Podcast episode

Episode 47: The Numbers Don’t Lie: Joel Kalvesmaki on ‘Pythagorean’ Number

Pythagoras, Filippo Calandri Arithmetica (Florence 1491)
Pythagoras, Filippo Calandri Arithmetica (Florence 1491)

We asked ourselves a simple question: how do things like numerology, gematria, and arithmology – occult sciences of number which take various forms in western esotericism – come to be associated with the name of Pythagoras? Dr Kalvesmaki has looked into this stuff very deeply, and in this episode gives a beautifully-balanced account of the development of what we might call ‘esoteric number in theory and practice’ in the Græco-Roman world. The interview contains quite a bit of original, unpublished research (you heard it here first!) and comes to some conclusions which may surprise listeners.

We divide our subject-matter into three main branches for the purposes of discussion:

  • Divinatory numerologies (using numbers in various ways to determine future events),
  • Gematria (using the numerical values of words to find hidden correspondences between the words, and often between the things signified by the words),
  • Arithmology (metaphysical speculations about number as a prime constituent of reality itself).

The typology, however, quickly succumbs to the reality, a world in which all manner of numerical (and alpha-numerical) speculation and practice was happening; in the case of the Marcosian Gnostics, for example, the lines between these three sorts of numerical speculation seem to blur or even disappear. The interview is wide-ranging and comprehensive, but also hugely informative about specifics when the evidence allows. Highly recommended.

Interview Bio:

Joel Kalvesmaki is a Byzantinist, digital humanist, and esoteric number expert. At the time of the interview he oversaw the production of Dumbarton Oaks’ flagship Byzantine publications, both print and digital. He is active in the digital humanities, bringing new technologies to bear on scholarly communication. His research and scholarship covers intellectual history in late antiquity, with a specific focus on ancient number symbolism and the writings of Evagrius Ponticus. He maintains this useful website, where you can find much more about all things numerological and arithmological.

Works Discussed in this Episode:


  • Hippolytus reflects on the kinds of techniques used in doing numerological prognostications: Refutation of All Heresies 4.14.
  • Irenaeus of Lyon on the Beast 666 (or is that 616?): Against Heresies 5.30, with New Testament fragment attestations recorded in critical editions of the New Testament, s.v.
  • ––– on theValentians’ system: Against Heresies 1, passim. The Nag-Hammadi Valentian text mentioned in the episode is The Ogdoad Reveals the Ennead, our best primary source for the kinds of numerical metaphysics which we associate with the Valentinian and Marcosian Gnostics.
  • Leonides, 1st c. poet: see Page, D. L. Further Greek Epigrams. Cambridge: Cambridge University Press, 1981. Pp. 503–41.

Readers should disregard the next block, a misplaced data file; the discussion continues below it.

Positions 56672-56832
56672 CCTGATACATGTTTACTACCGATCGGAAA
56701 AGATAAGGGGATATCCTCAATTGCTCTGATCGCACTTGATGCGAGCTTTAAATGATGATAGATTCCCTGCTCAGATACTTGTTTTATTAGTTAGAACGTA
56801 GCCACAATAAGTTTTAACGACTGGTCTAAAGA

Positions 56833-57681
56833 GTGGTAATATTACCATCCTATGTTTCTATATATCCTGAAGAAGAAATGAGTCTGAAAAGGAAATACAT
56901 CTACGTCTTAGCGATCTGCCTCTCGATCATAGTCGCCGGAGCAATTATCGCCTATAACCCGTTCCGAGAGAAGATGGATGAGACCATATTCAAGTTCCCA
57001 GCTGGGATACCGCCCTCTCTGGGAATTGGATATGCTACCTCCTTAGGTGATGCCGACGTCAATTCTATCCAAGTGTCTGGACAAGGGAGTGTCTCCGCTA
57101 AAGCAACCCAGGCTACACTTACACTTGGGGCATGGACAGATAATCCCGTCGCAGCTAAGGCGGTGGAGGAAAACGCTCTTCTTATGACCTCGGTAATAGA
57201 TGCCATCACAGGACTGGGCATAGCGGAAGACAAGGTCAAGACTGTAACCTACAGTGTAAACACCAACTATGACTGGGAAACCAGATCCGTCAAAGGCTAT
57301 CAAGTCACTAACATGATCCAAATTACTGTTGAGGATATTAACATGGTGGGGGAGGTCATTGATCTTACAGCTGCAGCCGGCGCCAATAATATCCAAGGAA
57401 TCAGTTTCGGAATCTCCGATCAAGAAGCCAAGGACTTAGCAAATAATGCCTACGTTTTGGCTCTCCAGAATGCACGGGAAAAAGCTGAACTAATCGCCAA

• Plutarch describes cultivated dinner-time psephic composition: Table Talk 5. pref; 9.2-3.
  • Epitaph: Iasos 419, the incredible acrostic/psephic epitaph discussed in the episode, is covered by Dr Kalvesmaki in the article ‘Isopsephic Inscriptions from Iasos (“Inschriften von Iasos” 419) and Shnān (” IGLS” 1403)’, Zeitschrift für Papyrologie und Epigraphik : 261-268.
  • The ‘Little Pythagorean Plinth’: this important numerological text remains unedited in the manuscript-shelves. Get to work, people!


  • Burkert, W., 1972. Lore and Science in Ancient Pythagoreanism. Harvard University Press, Cambridge, MA.
  • Chrisomalis, Stephen, 2010. Numerical Notation: A Comparative History. Cambridge University Press, Cambridge.
  • Zhmud, L. (2016). ‘Greek Arithmology: Pythagoras or Plato?’. In: Forms and Transfers of Pythagorean Knowledge: Askesis–Religion–Science, Harrassowitz, Weisbaden. A go-to introduction to the question of how ‘Pythagorean’ this stuff is, and also includes references to Delatte’s coining of the term ‘arithmology’, which we mentioned in the episode.

Recommended Reading:

The Isopsephy Database project is a wonderful tool for quickly checking out whether a given number found in a Greek text has any intriguing verbal content.

  • Kalvesmaki, J., 2013. The Theology of Arithmetic: Number Symbolism in Platonism and Early Christianity. Center for Hellenic Studies, Washington, DC.
  • Sambursky, Shmuel. ‘On the Origin and Significance of the Term Gematria.’ Journal of Jewish Studies 29 (Spr. 1978): 35–38.
  • Yarbro-Collins, A. (1982). ‘Numerical Symbolism in Jewish and Early Christian Apocalyptic Literature’, ANRW II : 1222-1287.
  • Zhmud, L. (2016). ‘Greek Arithmology: Pythagoras or Plato?’. In: (Ed.), Forms and Transfers of Pythagorean Knowledge: Askesis–Religion–Science, Harrassowitz, Weisbaden.

Dr Kalvesmaki's diagram of the Valentinian æon-system discussed in the episode.
Dr Kalvesmaki’s diagram of the Valentinian æon-system discussed in the episode.


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